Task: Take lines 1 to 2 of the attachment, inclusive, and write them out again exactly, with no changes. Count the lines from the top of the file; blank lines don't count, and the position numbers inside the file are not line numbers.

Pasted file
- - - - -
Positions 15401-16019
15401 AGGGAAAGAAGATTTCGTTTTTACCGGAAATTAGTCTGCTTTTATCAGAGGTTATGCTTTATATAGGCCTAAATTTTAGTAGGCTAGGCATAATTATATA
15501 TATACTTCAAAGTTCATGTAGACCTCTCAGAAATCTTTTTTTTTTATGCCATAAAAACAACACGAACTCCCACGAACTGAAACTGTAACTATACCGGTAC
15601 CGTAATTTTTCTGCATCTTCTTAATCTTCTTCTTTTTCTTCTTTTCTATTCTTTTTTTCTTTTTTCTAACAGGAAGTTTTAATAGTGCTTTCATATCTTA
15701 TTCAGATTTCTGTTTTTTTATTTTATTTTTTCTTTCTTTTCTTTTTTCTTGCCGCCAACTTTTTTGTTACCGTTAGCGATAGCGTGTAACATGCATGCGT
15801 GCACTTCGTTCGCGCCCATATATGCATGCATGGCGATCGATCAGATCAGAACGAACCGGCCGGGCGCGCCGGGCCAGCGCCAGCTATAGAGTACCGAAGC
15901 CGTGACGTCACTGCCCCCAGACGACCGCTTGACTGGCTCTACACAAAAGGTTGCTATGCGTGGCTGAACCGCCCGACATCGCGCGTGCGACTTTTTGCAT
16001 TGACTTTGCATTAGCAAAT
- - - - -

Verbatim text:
Positions 15401-16019
15401 AGGGAAAGAAGATTTCGTTTTTACCGGAAATTAGTCTGCTTTTATCAGAGGTTATGCTTTATATAGGCCTAAATTTTAGTAGGCTAGGCATAATTATATA